Everybody over the cliff?

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House Speaker John Boehner, R-Ohio, on Thursday in the Capitol.

House Speaker John Boehner's "major defeat" Thursday night — when he had to pull his "Plan B" to extend Bush-era tax cuts for nearly all American taxpayers because he couldn't get enough support from his fellow Republicans — means negotiations about avoiding the so-called fiscal cliff remain at an impasse.

So now what?

As NPR's Mara Liasson said before Thursday night's surprising news from the House, there already had been talk about going "over the cliff a little bit" — for a few days or so after Jan. 1 — before an ultimate compromise.

Well, that talk continues. CBS News writes that:

"The only way to reach a deal may be to let the nation go over the 'cliff.' When that happens, the expiration of the Bush-era tax cuts will mean that taxes on nearly all Americans will go up. That fact would seem to make it easier for House Republicans to back a 'fiscal cliff' deal, since they would be voting for a tax cut, not a tax hike."

CBS adds, though, that:

"Going over the 'cliff' could have significant consequences. To be clear, the 'cliff' is actually more of a slope: The $1.2 trillion in automatic spending cuts are phased in over a decade - it's not the immediate punch to the cut that 'cliff' implies - and there are budgetary maneuvers that can at least somewhat soften the blow of both the tax hikes and spending cuts. But going over the 'cliff' could spook the markets and once again shake world perceptions of the ability of the U.S. government to function effectively. And if a deal is not reached relatively soon after the deadlilne, the $500 billion in tax hikes and $200 billion in spending cuts in the first year will likely start pushing the nation back into recession."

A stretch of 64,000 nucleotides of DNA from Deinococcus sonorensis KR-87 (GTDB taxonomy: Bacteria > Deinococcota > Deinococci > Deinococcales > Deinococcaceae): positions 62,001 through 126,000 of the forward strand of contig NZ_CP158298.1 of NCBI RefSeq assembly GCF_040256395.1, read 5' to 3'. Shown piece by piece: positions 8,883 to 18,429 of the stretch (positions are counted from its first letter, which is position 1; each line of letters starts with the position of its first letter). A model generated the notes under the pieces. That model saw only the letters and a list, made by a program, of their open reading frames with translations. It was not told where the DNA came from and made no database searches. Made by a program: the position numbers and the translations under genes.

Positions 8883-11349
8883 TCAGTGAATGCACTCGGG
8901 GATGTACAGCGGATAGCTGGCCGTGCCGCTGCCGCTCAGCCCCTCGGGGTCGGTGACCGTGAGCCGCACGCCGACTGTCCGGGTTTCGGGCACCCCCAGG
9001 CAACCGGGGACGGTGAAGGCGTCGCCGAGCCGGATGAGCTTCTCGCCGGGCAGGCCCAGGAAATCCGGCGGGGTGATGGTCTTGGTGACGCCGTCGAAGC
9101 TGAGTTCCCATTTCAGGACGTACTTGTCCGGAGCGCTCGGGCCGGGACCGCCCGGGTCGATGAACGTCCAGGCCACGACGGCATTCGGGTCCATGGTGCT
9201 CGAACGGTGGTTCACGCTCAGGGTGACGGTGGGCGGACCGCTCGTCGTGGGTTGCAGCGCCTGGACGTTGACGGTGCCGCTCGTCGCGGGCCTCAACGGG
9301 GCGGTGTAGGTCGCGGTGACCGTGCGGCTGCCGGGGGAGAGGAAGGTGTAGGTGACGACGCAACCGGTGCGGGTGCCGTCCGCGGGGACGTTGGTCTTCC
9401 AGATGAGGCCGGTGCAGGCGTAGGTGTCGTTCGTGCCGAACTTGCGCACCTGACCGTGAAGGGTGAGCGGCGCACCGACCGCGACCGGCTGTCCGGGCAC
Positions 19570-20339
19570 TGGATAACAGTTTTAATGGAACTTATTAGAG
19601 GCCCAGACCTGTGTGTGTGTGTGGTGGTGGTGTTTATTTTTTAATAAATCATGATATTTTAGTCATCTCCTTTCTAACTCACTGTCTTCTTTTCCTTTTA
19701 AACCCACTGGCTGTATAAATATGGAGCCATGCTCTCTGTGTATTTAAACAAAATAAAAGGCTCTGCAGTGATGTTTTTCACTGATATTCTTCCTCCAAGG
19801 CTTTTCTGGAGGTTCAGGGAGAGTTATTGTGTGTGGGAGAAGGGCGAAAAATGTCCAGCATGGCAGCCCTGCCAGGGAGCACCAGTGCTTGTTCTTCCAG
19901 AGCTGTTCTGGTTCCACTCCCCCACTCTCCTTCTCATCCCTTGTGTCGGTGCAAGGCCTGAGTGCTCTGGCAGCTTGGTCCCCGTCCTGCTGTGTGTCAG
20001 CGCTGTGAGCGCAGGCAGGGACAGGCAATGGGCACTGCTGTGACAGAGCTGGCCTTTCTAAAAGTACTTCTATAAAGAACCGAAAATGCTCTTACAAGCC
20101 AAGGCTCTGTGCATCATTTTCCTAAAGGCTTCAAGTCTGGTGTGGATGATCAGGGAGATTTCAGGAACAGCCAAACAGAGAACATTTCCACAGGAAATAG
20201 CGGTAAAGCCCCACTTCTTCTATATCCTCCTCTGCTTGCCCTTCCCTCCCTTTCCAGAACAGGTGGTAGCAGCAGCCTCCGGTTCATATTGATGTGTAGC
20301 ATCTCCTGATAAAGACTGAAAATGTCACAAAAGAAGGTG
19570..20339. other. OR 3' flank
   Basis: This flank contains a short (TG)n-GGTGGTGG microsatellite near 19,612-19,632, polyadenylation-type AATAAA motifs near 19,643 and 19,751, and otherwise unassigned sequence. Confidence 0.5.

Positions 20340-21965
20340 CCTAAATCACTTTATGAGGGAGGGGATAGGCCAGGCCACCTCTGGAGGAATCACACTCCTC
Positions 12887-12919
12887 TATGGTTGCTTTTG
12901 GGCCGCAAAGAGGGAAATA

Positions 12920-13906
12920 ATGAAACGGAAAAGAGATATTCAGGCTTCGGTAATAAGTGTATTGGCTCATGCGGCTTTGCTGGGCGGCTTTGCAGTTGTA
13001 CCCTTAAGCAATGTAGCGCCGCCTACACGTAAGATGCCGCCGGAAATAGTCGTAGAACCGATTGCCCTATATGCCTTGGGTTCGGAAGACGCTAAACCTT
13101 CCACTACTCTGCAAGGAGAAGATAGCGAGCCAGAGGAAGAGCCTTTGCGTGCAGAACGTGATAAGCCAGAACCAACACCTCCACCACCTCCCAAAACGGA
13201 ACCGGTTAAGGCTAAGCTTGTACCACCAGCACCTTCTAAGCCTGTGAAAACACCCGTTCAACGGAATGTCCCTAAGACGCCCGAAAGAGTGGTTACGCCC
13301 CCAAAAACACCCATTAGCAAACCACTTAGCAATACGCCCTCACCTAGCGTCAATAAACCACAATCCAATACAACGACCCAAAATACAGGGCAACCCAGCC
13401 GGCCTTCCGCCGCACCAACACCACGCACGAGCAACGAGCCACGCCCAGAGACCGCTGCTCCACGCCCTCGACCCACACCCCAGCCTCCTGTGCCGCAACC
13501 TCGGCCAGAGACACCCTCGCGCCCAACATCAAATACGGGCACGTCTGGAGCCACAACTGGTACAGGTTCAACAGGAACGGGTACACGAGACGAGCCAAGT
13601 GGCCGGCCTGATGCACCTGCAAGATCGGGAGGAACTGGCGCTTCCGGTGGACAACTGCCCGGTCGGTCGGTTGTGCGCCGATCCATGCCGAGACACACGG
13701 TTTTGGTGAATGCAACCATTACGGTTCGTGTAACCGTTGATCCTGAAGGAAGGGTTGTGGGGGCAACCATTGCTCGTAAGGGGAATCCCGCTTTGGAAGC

On that point about spooking the markets, Bloomberg News offers this headline:

"U.S. Stock Futures Drop as House Republicans Cancel Vote."

Boehner tried mightily to change minds. "It's not the outcome that I wanted, but that was the will of the House," he said. At a press conference Friday morning, Boehner did his best to spin this as something other than a defeat of his leadership.

"They weren't taking that out on me," he said. "They were dealing with a perception that somebody might accuse them of raising taxes."

He was joined at the press conference by his chief deputy, Majority Leader Eric Cantor of Virginia — someone who at times has been rumored to have eyes on the speakership. His presence on the stage was a signal that Boehner still has his support.

Boehner said it is now up to the president and Democrats in the Senate to find a way to avoid the fiscal cliff — but then, moments later, he said the only real way out is a bipartisan agreement.

"How we get there, God only knows," he said. "All I'm telling you is that Eric and I and our team here are committed to working with our colleagues on both sides of the aisle, both sides of the Capitol and the White House to address it."

Copyright 2012 National Public Radio. 

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